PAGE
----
Literacy Use comprehension strategies to build literal and inferred meaning and begin to evaluate texts
by drawing on a growing knowledge of context, text structures and language features
(ACELY1680)

Literature
Draw connections between personal experiences and the worlds of texts, and share responses
with others (ACELT1596)

Cross-Curriculum Priorities and General Capabilities (only highlight the pertinent ones):

Literacy
Aboriginal and Torres Strait Islander histories and cultures
Numeracy
Asia and Australia’s engagement with Asia
ICT Capability
Sustainability
Critical and Creative Thinking

Personal and social capability

Ethical Understanding

Intercultural Understanding

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LESSON SEQUENCE

Timing Teaching strategies and organization Learning experiences Assessment of,


for or as
(mins) What the teacher will do… What the students will do…
learning
(evidence/data)

INTRODUCTION

Meditation Introduce meditation time


Reinforce expectations
- Eyes closed - ask students to listen to the sounds
- Mouths closed of the rainforest and reflect on their
- Ears open own experiences in the rainforest
10 mins
- Move students to the carpet, either
sitting or laying down
Introduce the lesson
Today we are going to do a shared reading of Where the
Forest Meets the Sea, then we will split into our English
groups and complete different comprehension activities
to enhance your understanding of the book.

Discuss learning intention and success criteria

Remind students of behaviour expectations

DEVELOPMENT

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SHARED READING
40 mins
Before reading: Students sit on carpet in front of teacher
1. Introduce text

Activate prior knowledge


When we were meditating before what rainforest
Turn to your elbow buddy and share your
experiences did you think of?
rainforest experience
- What did you like?
Hook and Hold
- What did you do there?
Arouse curiosity, recall knowledge about rainforests
(investigating and sharing ideas)

2. Introduce Strategies

Inferring
What does it mean when we infer?
(reading between the lines) Assessment for
learning –
teacher can
- Raise hand to ear when asking question to gauge student
indicate to students they can call the answer out understanding
Students call out answer
of what the
Making Connections strategies are
and how to use
How do we make connections when reading? (thinking
it to inform
about our own experiences and the world around us, are
further
there similarities or differences between the book and
instruction.
your experiences?)

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- Raise hand to ear when asking question to


indicate to students they can call the answer out
Students call out answer
Throughout our shared reading session, I would like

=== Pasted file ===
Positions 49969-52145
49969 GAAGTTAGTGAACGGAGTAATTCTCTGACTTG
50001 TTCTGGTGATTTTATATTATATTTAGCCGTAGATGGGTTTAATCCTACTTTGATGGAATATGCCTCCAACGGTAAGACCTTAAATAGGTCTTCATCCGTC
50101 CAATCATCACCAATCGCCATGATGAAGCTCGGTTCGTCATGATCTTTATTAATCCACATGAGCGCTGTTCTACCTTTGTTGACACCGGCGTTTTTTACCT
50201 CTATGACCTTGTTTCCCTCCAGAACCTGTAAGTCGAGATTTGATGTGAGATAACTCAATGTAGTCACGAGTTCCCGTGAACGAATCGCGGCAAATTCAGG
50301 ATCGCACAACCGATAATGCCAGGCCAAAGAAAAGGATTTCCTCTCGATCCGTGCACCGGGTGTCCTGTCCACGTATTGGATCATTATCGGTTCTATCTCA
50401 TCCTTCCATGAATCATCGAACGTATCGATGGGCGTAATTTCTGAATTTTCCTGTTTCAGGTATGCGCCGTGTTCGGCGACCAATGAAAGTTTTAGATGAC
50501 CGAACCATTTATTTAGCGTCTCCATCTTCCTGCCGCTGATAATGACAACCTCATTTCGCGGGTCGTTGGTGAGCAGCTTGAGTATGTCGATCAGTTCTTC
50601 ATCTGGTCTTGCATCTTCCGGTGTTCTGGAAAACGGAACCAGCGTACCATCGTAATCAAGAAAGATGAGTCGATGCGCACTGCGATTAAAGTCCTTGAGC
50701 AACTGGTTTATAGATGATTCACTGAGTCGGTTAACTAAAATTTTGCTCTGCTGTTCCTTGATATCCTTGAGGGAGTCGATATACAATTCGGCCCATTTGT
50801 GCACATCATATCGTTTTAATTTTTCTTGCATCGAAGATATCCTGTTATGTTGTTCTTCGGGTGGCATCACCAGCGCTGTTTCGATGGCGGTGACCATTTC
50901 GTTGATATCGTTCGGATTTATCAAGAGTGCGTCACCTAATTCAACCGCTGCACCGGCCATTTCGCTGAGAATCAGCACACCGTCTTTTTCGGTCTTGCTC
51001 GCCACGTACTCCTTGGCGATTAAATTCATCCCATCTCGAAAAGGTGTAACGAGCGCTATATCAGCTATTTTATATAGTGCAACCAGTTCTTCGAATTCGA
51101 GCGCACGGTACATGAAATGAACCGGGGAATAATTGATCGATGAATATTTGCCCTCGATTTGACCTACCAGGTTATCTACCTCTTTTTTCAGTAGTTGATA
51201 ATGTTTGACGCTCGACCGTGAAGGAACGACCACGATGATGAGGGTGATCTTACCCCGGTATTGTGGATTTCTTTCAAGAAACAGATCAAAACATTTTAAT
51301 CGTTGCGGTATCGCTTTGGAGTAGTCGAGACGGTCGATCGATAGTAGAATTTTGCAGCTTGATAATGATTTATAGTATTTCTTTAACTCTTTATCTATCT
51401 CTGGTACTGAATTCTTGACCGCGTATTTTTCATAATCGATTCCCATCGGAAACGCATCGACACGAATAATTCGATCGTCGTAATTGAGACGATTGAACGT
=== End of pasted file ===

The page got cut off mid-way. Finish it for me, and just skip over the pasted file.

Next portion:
you to concentrate on using these two strategies
During reading:
Pause on different pages to allow students to make
connections and infer
Ask questions
After reading:
Students talk about text and make text-to-
Group discussion self and text-to-world connections
(evaluating and understanding)

CHAT STATIONS
- Split students into groups of 3 or 4 (ability
grouping)
- Set up comprehension questions around the
room
- Set a timer for 2 minutes
- Teacher to rotate
- This line of questioning follows the ‘literal, Groups rotate around stations, discussing
inferred and beyond meaning’ lesson sequence their thinking with peers and recording their
used in visual literacy answers

Go around to each question and allow


Whole Class discussion students to provide their understanding and
answers

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Catering for Diversity: (provide accommodations/ modifications for any particular students’ needs…

Adjustments to teaching, learning and assessment is grouped into five main areas, through this lesson sequence and assessment these
five areas have been covered to cater for the diverse needs of learners in the class.
1. Timing – this lesson sequence uses many different sections of work that focus on the same topic, keeping students engaged
and on task while having fun and exploring different ways of applying their knowledge.
2. Scheduling – some students may experience anxiety and frustration when faced with completing an assessment task, if
necessary, these students would have the option to complete the task at another time, with a smaller group and calmer
environment
3. Setting – some students may become easily distracted, have sensory issues or experience anxiety and frustration, if necessary,
the assessment could be completed at another desk in the classroom, sitting individually on the floor, or if aid is available – in
another room with teacher aid support
4. Presentation – when giving the assessment task, graphics are used to further explain the task and model to students what they
are required to do, some students may require further scaffolding through examples of responses
5. Response – some students may require adjustments related to physical and sensory barriers that prevent their ability to write